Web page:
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The First Indian Lay-Person Saint

Fr. J. Felix Raj Fr. J. Felix Raj
29 Nov 2021

Pope Francis will canonize Devasahayam (meaning God’s help), together with six others, during a canonization ceremony in St. Peter’s Basilica on May 15, 2022.

Blessed Lazarus, known as Devasahayam, was born into an affluent Hindu Nair-caste family at Nattalam in 1712 in the present-day Kanyakumari District of Tamil Nadu. Converted to Catholicism by a Jesuit priest in 1745, Devasahayam Pillai took the name Lazarus.

His father Vasudevan Namboodiri was working as a priest at Sri Adi Kesava Perumal temple in Thiruvattar. Devasahayam Pillai was raised by his maternal uncle, and was inculcated with Hindu beliefs and traditions from childhood. 

Devasahayam's family had much influence in the royal palace of Maharaja Marthanda Varma, king of Travancore, and Devasahayam went into the service of the royal palace as a young man.  His capabilities and enthusiasm did not go unnoticed in the palace, as he was soon put in charge of state affairs as an official under Ramayyan Dalawa, the Dewan of Travancore.

In 1741, Captain Eustachius De Lannoy, a Dutch naval commander, was sent on command of a Dutch naval expedition by the Dutch East India Company to capture Colachel, a port under the control of Travancore, and establish a trading port there. In the battle of Colachel, the Dutch forces were defeated and the men were either killed or captured by the Travancore forces. 

De Lannoy and the Dutchmen were later pardoned by the king on condition that they serve in the Travancore army. De Lannoy later earned the trust of the king and went on to become the commander of the Travancore armed forces. 

It was during their influential roles under the King of Travancore that Devasahayam Pillai and De Lannoy became well acquainted. De Lannoy's Christian faith interested Devasahayam and De Lannoy enlightened him on the faith, leading to his conversion in 1745.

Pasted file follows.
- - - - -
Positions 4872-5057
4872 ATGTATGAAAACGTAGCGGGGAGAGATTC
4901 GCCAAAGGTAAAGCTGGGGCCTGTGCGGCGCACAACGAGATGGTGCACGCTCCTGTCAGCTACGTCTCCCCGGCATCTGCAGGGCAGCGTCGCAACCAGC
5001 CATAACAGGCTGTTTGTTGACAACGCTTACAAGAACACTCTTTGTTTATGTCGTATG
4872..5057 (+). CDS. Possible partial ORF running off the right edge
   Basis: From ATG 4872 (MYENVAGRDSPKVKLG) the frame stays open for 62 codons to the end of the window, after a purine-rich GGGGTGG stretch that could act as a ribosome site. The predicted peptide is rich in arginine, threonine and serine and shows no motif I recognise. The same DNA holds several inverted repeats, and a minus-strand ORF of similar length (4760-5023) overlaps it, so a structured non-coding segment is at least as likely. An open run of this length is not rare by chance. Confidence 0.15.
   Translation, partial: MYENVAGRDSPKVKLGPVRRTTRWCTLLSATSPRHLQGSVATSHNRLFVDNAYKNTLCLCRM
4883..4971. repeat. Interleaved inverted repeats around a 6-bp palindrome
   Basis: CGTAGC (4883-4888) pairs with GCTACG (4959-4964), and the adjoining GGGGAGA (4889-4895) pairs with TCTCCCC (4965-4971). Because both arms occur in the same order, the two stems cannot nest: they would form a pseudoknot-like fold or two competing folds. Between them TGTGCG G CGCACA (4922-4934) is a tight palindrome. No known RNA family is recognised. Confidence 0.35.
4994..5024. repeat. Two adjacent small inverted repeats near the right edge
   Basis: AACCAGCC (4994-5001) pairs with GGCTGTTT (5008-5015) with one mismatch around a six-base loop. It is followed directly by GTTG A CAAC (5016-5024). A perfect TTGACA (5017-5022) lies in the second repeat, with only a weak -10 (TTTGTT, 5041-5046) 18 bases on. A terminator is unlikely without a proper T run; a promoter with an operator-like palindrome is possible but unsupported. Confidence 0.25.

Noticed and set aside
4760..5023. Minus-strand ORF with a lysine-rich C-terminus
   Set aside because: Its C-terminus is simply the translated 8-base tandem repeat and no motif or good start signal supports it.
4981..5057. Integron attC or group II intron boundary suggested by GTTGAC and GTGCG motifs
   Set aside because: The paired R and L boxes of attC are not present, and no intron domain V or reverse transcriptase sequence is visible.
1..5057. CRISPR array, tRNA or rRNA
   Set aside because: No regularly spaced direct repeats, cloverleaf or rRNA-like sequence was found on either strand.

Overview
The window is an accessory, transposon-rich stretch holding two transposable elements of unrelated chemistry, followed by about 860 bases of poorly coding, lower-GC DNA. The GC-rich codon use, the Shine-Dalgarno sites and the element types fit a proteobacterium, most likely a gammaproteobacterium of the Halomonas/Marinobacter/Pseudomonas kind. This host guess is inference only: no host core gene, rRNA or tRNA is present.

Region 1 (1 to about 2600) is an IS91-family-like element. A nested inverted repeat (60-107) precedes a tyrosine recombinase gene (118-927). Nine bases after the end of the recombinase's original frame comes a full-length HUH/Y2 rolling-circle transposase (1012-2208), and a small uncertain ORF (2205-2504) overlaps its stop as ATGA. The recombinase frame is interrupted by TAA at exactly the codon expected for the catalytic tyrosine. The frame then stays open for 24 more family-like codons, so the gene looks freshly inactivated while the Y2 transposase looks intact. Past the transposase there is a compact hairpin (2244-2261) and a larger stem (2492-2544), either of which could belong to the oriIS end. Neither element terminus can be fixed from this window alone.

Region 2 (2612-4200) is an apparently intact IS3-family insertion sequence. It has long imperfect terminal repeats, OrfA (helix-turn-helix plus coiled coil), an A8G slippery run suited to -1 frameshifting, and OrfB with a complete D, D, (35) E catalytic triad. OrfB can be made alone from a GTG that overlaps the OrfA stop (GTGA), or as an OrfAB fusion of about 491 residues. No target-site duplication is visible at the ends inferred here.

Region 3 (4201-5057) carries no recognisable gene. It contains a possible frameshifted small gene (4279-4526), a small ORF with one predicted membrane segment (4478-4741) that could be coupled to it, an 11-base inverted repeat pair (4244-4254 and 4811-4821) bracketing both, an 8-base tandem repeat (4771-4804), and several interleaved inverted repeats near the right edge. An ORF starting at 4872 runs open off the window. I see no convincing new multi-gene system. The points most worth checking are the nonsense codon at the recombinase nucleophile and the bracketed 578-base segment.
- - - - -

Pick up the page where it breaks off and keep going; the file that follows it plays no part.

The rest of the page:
Pillai was married by this time to Bargavi Ammal and she also converted to Christianity. His wife was given the baptismal name of Gnanapoo Ammaal (equivalent to Theresa in Tamil & Malayalam). Some of Devasahayam Pillai's immediate family members also received baptism later. 

Church chroniclers say that the Brahmin chief priest of the kingdom, the feudal lords, members of the royal household and the Nair community brought false charges against Devasahayam to the Dewan, Ramayyan Dalawa. Pillai was divested of his portfolio in the administration and was later accused of treason and divulging state secrets to rivals and Europeans. 

He was arrested and tortured for three years. After his execution orders were passed, Devasahayam Pillai was marched from Padmanabhapuram Palace to Aralvaimozhy by soldiers, over the period of a few days. Pillai was treated like a criminal and as was customary in those days for criminals, his body was painted with red and black spots, and was intentionally marched through the streets sitting backward on top of a water buffalo (the mythical vehicle or vahana of Yama, the lord of death in Hinduism).  

As a method of torture, he was beaten every day with eighty stripes, pepper rubbed in his wounds and nostrils, exposed to the sun, and given only stagnant water to drink.

While halting at Puliyoorkurichi, it is believed by Christians that God quenched his thirst by letting water gush through a small hole on a rock, the very place where he knelt to pray. The water hole is still found in the compound of a church at Puliyoorkurichi, about 15 km from Nagercoil. 

It is also believed that the leaves of a neem (Margosa) tree in the village of Peruvilai, to which he had been tied while being marched to Aralvaimozhy, cured illnesses of sick people in the village and around. 

He was let off in the forest hills near Aralvaimozhy where he is believed to have begun deep meditations, and the people from the adjacent villages began visiting the holy man. Christian sources allege that at this time, high caste Hindus plotted to do away with Devasahayam.

It was at Kattadimalai that Devasahayam Pillai was shot dead on 14 January 1752. The Izhasa Naadu Pandiyan soldiers in Pattazham Vilai sent Kamanayakkampatti traders to search the forest; they found Pillai's decomposed body and carried it to the Kottar Church.

His mortal remains were interred near the altar inside St. Francis Xavier's Church, Kottar, Nagercoil, which is now the diocesan Cathedral. 

Devasahyam Pillai's clothes and other belongings are kept in a church in the small town of Vadakkankulam. On 21 February 2020, Pope Francis recognized a miracle attributed to the intercession of Devasahayam, clearing his way to canonization (sainthood). Blessed Lazarus is the first lay person, a non-ordained member of the Church from India to be canonized.
 

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